In recent years, concerns have been raised about how YouTube responds to, and even benefits from, this shock-for-clicks culture. Take the lucrative “sharenting” trend, where children have been exploited as the stars of YouTube channels. One such example is Michael and Heather Martin, parents who lost custody of their children last May and were sentenced to five years probation for abusive prank videos. Michael and Heather Martin are still vlogging, and have even done a special Logan Paul forgiveness vlog, wishing him “the best of luck”. PewDiePie also chimed in to call Paul “a sociopath”, despite his own history of blatant anti-semitism and open use of the word “nigger”.

Regardless of all of these controversies, YouTube has repeatedly failed to take action. Of course, the company’s refusal to shut down channels of controversial creators is tacit support – but what about those who keep watching?

We, as users, may not be totally aware of how we interact with content, but popular sites certainly are. In early 2012, data scientists manipulated the Facebook timelines of a selection of users. Some people were shown happier content and positive words, others saw sadder than average posts. By the end of the experiment, the researchers found that users were more likely to post especially positive or negative words themselves. This “emotional contagion” study sparked outrage from critics, but showed how deeply platforms study and manipulate human behaviour to increase engagement.

Jessa Lingel, a professor monitoring digital culture at Annenberg School for Communication, adds that it’s not as simple as “blaming” YouTube in these circumstances. “YouTube and Facebook have committed to hiring more people to monitor offensive content. Shock and disgust are very subjective emotions and responses, so it's difficult to come up with a firm set of rules around what constitutes (them). As a general rule, shock and disgust result from violating social norms. But even within a single country or city, social norms can vary by age and background,” she says. “Social media companies are definitely aware of this problem and actively struggling with how to cope.”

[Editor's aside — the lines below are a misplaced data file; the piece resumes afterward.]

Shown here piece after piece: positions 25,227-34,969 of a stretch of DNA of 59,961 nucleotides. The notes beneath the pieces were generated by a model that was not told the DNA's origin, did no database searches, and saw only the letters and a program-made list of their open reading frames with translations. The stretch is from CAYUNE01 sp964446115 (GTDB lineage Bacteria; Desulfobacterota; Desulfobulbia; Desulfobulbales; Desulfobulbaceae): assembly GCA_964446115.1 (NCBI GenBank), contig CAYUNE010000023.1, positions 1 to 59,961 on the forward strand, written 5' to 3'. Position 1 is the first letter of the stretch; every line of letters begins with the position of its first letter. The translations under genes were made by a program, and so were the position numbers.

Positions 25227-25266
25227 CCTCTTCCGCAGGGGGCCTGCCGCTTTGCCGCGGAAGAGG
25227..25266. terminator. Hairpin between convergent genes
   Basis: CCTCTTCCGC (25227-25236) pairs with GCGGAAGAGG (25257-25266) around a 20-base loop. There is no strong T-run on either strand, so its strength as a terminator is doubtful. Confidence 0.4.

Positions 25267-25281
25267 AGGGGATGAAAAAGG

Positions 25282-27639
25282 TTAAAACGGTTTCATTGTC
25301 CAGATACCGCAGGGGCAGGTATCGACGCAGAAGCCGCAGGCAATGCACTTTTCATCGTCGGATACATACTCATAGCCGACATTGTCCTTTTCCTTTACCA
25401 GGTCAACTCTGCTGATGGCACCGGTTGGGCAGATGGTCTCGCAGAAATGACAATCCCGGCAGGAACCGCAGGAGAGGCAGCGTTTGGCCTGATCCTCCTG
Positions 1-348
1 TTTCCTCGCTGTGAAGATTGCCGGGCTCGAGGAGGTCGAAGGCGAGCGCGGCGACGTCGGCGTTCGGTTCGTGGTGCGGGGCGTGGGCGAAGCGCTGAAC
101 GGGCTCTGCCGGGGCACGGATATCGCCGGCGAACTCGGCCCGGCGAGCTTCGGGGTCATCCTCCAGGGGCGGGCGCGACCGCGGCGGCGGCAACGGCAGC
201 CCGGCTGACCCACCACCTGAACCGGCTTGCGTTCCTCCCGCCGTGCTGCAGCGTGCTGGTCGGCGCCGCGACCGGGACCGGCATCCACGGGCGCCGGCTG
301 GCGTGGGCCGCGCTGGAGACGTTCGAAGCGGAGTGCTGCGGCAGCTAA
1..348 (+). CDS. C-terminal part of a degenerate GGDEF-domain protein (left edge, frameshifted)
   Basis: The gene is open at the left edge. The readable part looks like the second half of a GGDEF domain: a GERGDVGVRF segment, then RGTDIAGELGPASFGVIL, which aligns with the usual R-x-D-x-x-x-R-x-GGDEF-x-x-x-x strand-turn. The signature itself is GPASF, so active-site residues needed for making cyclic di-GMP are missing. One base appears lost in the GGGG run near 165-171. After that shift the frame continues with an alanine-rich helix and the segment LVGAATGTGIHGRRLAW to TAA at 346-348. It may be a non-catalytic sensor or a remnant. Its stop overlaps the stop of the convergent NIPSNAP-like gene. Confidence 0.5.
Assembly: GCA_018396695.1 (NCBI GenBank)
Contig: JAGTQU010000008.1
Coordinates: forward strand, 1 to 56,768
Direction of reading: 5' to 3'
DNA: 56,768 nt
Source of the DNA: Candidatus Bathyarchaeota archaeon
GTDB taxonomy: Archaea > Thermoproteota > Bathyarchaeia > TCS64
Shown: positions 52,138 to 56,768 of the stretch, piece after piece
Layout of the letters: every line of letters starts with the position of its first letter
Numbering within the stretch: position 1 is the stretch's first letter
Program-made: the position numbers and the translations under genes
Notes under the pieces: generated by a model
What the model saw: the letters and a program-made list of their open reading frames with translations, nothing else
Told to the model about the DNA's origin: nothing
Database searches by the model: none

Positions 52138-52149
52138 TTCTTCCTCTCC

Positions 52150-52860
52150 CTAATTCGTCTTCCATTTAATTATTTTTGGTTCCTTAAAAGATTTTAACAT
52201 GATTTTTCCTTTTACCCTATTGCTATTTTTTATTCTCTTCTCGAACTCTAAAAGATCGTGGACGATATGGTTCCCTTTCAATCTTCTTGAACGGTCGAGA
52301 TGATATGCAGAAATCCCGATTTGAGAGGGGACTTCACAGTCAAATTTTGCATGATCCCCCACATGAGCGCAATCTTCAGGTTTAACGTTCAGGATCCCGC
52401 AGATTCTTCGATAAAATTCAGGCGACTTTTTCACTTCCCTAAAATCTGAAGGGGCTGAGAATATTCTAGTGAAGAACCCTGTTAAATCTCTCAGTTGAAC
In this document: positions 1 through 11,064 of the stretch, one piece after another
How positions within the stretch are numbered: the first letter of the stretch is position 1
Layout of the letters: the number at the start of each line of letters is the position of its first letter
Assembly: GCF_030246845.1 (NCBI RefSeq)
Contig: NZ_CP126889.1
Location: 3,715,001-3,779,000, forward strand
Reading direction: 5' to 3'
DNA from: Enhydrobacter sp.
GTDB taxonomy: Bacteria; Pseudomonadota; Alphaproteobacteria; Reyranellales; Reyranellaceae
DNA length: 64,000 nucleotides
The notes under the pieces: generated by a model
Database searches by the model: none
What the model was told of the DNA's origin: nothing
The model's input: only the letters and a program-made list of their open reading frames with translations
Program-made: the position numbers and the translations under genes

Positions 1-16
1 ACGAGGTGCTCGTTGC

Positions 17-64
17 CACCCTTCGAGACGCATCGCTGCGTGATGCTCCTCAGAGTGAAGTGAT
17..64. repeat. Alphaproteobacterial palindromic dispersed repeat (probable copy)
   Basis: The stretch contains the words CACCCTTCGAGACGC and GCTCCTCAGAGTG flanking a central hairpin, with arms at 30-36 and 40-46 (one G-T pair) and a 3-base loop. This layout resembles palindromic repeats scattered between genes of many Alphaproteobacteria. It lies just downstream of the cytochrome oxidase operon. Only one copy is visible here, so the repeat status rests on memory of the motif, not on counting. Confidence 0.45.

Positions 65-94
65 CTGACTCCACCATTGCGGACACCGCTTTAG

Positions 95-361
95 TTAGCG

“We need to figure out a better way to hold algorithms and their makers to account – especially since they do play a major role in the unfolding of contemporary culture” – Nathaniel Tkacz

Ultimately, we should all be aware that watching videos that we find disgusting or reprehensible, only rewards disturbing behaviour. “Responsibility lies with different parties, for example, the users uploading the content, the platforms gaining directly from this content for not educating its users enough,” affirms Tkacz. “We can also ask more difficult questions, such as: why we are attracted to watching live beheadings, horrific car crashes, or suicides?”

Calls to clean up the internet are almost as old as the internet itself, from the days of or early internet porn. “Initially, I don't think platforms like YouTube cared that much, explains Tkacz. “But a lot has happened in the last decade. Think Gamergate, the alt-right, The Silk Road, #MeToo, and so on. People are no longer willing to see the platforms as neutral mediators of social life. Whether it's ‘fake news’ or the knowledge of widespread behavioural targeting during elections, I think there will be much more of a push to hold the platforms to account.”

How YouTube responds to the recent flurry of scandals will set the tone for user-generated content web-wide. Yet it’s a mammoth task to discourage the macabre human urge to watch shock and to absorb the taboo. When the company fails to act, we’ll only see more outlandish vlogs and copycat Logan Pauls. But in the meantime, it’s up to all of us to know our role in the mechanism. To throw ourselves at the mercy of algorithms without questioning our own role in the site (as a viewer or a creator), and without monitoring our own behaviour, allows our culture to be driven to senseless extremities by soulless code.

Update: Youtube has temporarily banned ads on Logan Paul’s channel after he released videos of him tasering dead animals and giving CPR to a fish. “In response to Logan Paul's recent pattern of behaviour,” the platform tweeted on Friday, “we've temporarily suspended ads on his channels.”